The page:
That is what you would call freedom.

In a sense, the emergence of post-truth brought freedom into our world, and may even be regarded as a progress if you look at it that way. And here we are.



Wednesday, October 19, 2016

Against context.



(This text was written for an art exhibition in Taipei, Taiwan, October 2016)

Ken Mogi

Ever since the time when Thomas Hobbes quipped that humans are in effect living inside a monster (aka the Leviathan, or a nation state), we have been forced to live a life of a monster tamer, trying to overcome the often savage nature of the monster in which we all live and hopefully breathe. The task has been a difficult one, and it has been conducted with a sense of Machiavellian wisdom and hypocrisy by the powers that be, and at best times, with a balancing sense of humor and humiliation, at least by some good states persons. 

From the point of human existence, the monsters were enforcers of contexts in which we all live and act. When nations go to war, we are forced to take some specific stance within the context of war, whether the good nature within us favor it or not. Being ambiguous is often made into an unacceptable crime. The Leviathans that were supposedly conceived to protect our individual rights by overcoming the Bellum omnium contra omnes (the war of all against all) would sometimes crush our own freedoms and even lives, when it forces certain contexts on our existences.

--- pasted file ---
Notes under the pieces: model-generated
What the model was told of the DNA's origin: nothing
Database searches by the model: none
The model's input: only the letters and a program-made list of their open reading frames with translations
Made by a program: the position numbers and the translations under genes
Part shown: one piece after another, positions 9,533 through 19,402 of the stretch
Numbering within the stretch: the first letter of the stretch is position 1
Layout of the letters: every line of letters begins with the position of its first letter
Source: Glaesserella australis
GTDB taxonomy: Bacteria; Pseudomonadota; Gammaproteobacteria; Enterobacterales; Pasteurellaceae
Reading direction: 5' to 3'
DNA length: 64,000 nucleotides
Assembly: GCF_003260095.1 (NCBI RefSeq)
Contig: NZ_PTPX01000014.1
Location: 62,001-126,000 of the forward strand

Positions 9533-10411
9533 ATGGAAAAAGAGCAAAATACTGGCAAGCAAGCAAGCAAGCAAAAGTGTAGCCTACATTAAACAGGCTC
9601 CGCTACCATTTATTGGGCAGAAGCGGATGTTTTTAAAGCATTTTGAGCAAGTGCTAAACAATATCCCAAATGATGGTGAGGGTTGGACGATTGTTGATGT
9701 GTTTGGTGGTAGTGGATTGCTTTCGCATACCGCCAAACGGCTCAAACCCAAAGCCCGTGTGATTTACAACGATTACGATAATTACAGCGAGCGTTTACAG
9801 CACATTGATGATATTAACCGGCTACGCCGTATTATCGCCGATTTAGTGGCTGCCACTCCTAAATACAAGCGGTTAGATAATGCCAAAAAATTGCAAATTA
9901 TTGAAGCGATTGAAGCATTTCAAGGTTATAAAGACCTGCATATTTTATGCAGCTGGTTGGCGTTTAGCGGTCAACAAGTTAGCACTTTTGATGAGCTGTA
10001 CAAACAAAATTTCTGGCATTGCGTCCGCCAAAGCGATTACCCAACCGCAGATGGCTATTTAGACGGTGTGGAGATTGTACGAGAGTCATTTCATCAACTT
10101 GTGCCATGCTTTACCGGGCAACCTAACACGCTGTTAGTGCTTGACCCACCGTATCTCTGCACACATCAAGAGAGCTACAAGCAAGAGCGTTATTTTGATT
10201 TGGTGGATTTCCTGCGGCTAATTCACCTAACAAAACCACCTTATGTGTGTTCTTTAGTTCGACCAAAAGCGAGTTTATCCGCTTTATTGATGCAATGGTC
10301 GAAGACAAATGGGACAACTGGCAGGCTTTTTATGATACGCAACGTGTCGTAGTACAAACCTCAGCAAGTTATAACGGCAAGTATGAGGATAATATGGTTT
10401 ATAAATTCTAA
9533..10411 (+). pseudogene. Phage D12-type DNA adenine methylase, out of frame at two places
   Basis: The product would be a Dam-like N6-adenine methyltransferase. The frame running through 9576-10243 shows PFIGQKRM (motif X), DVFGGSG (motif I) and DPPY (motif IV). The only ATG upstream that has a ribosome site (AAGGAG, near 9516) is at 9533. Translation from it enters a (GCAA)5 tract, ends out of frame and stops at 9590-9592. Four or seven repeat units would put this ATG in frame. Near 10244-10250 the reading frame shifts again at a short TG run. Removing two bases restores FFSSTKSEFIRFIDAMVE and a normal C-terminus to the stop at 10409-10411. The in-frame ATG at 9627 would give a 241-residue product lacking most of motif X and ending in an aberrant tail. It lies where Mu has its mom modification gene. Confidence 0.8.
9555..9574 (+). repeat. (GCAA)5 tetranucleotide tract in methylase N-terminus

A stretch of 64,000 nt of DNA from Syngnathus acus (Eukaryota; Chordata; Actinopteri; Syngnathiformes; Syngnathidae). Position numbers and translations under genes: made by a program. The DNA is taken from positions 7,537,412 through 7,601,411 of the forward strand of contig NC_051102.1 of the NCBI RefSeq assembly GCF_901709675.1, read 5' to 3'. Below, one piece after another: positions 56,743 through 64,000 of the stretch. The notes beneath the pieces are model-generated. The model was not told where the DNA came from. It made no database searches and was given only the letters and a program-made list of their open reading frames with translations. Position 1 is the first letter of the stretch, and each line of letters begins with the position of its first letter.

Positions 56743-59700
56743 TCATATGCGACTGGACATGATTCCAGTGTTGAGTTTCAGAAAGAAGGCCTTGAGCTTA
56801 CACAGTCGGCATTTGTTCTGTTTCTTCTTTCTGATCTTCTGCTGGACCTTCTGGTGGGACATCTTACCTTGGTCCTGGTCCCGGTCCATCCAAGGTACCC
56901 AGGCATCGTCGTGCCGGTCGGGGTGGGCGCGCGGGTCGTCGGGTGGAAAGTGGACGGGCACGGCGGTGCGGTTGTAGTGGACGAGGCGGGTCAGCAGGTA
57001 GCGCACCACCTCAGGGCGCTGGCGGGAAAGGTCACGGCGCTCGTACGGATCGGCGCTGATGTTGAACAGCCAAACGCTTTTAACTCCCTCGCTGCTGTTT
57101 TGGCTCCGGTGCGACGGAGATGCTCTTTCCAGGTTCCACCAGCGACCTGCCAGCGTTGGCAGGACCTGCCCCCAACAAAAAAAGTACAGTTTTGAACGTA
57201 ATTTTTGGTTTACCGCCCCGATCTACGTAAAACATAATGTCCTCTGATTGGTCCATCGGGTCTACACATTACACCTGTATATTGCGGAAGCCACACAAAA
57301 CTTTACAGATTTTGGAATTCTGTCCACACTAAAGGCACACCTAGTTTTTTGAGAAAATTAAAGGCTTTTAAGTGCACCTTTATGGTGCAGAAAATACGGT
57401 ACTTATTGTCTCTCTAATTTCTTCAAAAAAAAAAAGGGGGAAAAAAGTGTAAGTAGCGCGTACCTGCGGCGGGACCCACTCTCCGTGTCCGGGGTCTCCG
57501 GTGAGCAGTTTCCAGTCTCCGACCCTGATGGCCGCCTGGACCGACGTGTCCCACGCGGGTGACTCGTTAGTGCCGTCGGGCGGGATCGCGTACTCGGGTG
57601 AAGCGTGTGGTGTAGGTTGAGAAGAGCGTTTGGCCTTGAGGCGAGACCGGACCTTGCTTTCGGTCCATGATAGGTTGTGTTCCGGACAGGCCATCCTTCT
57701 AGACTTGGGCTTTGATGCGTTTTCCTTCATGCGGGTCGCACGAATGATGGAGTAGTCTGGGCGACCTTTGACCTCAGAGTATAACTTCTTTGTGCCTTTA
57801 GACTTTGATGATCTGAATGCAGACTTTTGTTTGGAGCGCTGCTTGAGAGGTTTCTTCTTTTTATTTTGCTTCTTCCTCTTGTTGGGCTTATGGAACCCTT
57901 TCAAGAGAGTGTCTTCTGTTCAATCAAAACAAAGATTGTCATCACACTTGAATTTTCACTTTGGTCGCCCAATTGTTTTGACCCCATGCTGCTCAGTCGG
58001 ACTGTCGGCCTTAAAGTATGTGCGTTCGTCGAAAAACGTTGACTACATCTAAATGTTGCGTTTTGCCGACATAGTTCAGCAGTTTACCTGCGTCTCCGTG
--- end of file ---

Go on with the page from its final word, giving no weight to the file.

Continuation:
Now, in a world becoming more and more complex, the monsters have begun to take many new forms. The Leviathans in the form of nation states are perhaps made less and less absolute in their reigns, due to the development of technologies such as the internet, which makes borders or national control in principle irrelevant. The nation states do not have a monopoly of the Leviathan status anymore. The monster’s powers have been transformed, transferred and diluted, into the multitude of entities both physical and virtual, connected through the ubiquitous medium of information technologies. 

To be sure, despite all these changes, the powers that be remain very real, sometimes with tragic consequences, even after the blasts introduced to the human civilization by such individuals as Julian Assange, Edward Snowden, and Chelsea Manning (born Bradley Manning).